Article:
• Ann-Marie Sydow Krogh Pedersen
  • Ghita Sandvej Hansen
  • Patrick Jørgensen
4. semester, Sports Science, Master (Master Programme)
While strong relationships between dynamic upper body strength and kayak sprint performance have been reported in several studies, information of the causal relationship is limited. Previously, maximal bench press and -pull has been proven strong predictors of kayak sprint performance, with bench press being of the highest importance. The aim of this study was to investigate the effect of two different strength training programs (bench press- and maintenance program) on a 200m kayak ergometer sprint performance. Twenty-six national elite junior A, U23 and senior kayak paddlers (sixteen men: age 18.6 ± 4.1 years, weight 79.1 ± 7.8 kg, height 179.0 ± 5.1 cm, and ten women: age 17.0 ± 1.4 years, weight 64.9 ± 4.6 kg, height 168.5 ± 6.6 cm) were divided into two groups, and tested (200m sprint performance, 1RM; bench press, bench pull, pull up, and maximal repetition pull ups) before and after six weeks of strength training, concurrent with their normal on-water kayak training. The purpose of the maintenance group was to maintain strength in all exercises, while the purpose of the bench press group was to increase maximal bench press strength. Significant differences were found in 200m sprint performance (difference = -1.15%; p = 0.042), 1RM bench press (difference = 7.53%; p = 0.001), and 1RM bench pull (difference = 2.31%; p = 0.025) in the bench press group. No significant differences were found for the maintenance group. In conclusion six weeks of heavy bench press training, improved the 200m kayak ergometer sprint performance, while six weeks of maintaining strength in press and pull resulted in no improvements for the 200m kayak ergometer sprint performance.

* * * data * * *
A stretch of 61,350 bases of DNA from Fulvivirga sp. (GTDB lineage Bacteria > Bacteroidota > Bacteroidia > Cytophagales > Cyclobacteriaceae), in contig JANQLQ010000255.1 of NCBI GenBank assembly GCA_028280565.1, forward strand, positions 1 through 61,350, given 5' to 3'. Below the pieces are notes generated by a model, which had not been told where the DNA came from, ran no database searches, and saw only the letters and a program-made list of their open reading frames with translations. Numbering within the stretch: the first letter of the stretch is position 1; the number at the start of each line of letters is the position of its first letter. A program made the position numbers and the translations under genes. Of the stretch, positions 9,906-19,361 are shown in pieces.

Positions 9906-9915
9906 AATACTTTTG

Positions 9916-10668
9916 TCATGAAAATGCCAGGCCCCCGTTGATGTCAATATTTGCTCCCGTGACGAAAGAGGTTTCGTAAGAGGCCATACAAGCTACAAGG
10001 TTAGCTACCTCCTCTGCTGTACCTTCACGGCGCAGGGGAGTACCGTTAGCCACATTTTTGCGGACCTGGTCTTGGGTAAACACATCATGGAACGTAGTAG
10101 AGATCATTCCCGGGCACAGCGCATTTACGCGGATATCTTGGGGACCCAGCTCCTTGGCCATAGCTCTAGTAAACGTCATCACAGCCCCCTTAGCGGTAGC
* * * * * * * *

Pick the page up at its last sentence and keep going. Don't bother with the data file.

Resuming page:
Publication date6 Jun 2019
Number of pages21
ID: 305165406